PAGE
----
Thursday, July 25, 2013

Killing v. caging

The other day my fellow blogger, Grits for Breakfast, left the following comment to a posting about how badly the State of Georgia wants to kill folks:
Is killing an inmate the state's "most intrusive power" compared to locking them up for life? Everybody dies. Not everybody spends decades in a cage.
On the one hand Grits is right. The power to lock someone away in a cage for decades is antithetical to the notion of limited government. Locking someone away for the rest of their life without the possibility of parole is, according to the European Court of Human Rights, a violation of a prisoner's human rights.

The ECHR held, in a case brought by a man sentenced to life without parole for the murder of a colleague, that locking someone away for the rest of their life contravenes Article 3 of the European convention on human rights which prohibits "inhuman and degrading punishment." The court didn't say that Douglas Vinter will be released anytime soon - it just said that denying him the possibility of parole was a violation of his human rights.

And we all know that just because someone appears before a parole board doesn't mean they will ever be paroled. The odds are fairly short that Mr. Vinter, and the other men held in Britain for life without the possibility of parole, will spend the remainder of their lives in prison.

So, yes, the state's power to cage up a man or woman like an animal and leave them to die decades down the road is something that should shock the conscience. But it doesn't. At least not on this side of the Atlantic.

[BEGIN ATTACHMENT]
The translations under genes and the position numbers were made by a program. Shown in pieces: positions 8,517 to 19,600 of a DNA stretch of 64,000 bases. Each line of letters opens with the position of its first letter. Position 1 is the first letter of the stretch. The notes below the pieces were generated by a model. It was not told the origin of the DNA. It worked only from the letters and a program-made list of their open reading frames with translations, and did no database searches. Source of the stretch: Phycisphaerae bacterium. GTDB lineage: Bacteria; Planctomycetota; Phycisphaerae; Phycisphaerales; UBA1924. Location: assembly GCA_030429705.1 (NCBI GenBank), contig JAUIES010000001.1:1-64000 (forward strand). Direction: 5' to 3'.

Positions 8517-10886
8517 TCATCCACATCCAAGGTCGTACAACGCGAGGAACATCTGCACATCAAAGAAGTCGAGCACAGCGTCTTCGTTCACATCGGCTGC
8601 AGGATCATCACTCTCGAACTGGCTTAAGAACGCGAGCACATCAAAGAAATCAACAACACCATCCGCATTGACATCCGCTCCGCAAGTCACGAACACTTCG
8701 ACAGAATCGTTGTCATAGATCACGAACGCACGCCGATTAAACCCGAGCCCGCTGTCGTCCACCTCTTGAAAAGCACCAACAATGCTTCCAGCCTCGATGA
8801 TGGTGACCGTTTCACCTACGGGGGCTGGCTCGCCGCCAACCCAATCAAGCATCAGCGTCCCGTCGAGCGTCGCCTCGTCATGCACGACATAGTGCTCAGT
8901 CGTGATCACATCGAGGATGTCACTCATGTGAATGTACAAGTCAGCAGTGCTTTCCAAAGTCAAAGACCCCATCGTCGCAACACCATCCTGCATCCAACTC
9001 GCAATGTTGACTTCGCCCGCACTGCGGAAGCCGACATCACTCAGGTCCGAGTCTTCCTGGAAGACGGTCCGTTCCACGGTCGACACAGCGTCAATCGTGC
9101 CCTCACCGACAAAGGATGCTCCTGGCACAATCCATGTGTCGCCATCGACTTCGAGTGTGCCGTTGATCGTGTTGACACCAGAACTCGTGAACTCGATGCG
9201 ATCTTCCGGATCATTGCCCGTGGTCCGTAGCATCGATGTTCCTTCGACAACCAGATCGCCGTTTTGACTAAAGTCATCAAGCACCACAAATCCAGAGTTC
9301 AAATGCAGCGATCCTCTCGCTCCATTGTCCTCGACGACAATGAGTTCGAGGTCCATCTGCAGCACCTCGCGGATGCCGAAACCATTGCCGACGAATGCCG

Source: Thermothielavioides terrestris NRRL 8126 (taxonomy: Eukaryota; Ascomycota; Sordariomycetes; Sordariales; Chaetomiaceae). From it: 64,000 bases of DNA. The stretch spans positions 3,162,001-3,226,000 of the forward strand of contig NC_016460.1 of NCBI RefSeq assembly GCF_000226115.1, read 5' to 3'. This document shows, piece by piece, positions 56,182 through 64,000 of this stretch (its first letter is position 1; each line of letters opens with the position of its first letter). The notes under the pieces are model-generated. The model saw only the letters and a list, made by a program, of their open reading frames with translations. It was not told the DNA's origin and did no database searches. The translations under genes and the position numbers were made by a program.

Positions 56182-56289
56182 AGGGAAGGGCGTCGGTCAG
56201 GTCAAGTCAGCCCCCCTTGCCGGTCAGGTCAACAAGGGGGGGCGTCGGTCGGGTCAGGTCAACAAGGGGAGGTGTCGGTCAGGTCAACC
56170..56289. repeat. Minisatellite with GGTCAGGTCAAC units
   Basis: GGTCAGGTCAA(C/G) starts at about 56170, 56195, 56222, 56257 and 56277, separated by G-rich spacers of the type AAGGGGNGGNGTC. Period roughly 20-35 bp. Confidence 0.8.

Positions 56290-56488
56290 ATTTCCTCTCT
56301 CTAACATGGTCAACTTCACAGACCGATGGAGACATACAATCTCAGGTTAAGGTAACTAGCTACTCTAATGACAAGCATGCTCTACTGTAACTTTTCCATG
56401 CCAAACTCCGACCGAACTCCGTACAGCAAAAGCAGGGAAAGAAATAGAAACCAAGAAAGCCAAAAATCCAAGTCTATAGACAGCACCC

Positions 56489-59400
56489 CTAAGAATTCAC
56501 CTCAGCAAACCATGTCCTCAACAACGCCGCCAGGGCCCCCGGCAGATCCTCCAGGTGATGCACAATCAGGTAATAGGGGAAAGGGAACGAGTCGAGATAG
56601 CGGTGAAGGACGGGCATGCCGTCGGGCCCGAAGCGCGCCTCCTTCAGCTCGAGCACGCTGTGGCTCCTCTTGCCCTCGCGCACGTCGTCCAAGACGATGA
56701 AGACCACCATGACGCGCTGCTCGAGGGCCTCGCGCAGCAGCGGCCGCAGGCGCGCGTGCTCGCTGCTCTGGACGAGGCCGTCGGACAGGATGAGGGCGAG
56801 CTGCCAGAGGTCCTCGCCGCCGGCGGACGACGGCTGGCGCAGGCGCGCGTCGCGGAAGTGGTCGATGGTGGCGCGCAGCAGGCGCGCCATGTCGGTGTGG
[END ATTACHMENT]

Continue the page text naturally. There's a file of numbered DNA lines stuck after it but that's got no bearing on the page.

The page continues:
But, as bad as what Jeff Gamso calls "death in prison" is, the power to take that life at will is magnitudes more intrusive. That man sitting in a cage for the rest of his life is still breathing. And he still has a chance at freedom. Just ask Michael Morton. For those on death row, such as Cameron Willingham, exoneration may come too late.

In this day and age no government should have the power to decide who lives and who dies. The problem is made worse when we consider the rules of jury selection in capital cases work to ensure a jury is seated that is predisposed to kill the defendant. As I have stated many times in the past, killing an inmate doesn't bring anyone back to life and it certainly doesn't fill the void in the lives of those who lost a loved one. All it does is create a void for another family.

One day the state's power to kill will be abolished once and for all. That day is approaching faster than death penalty proponents want to admit - but for those of us fighting to do away with capital punishment that day can't come soon enough.

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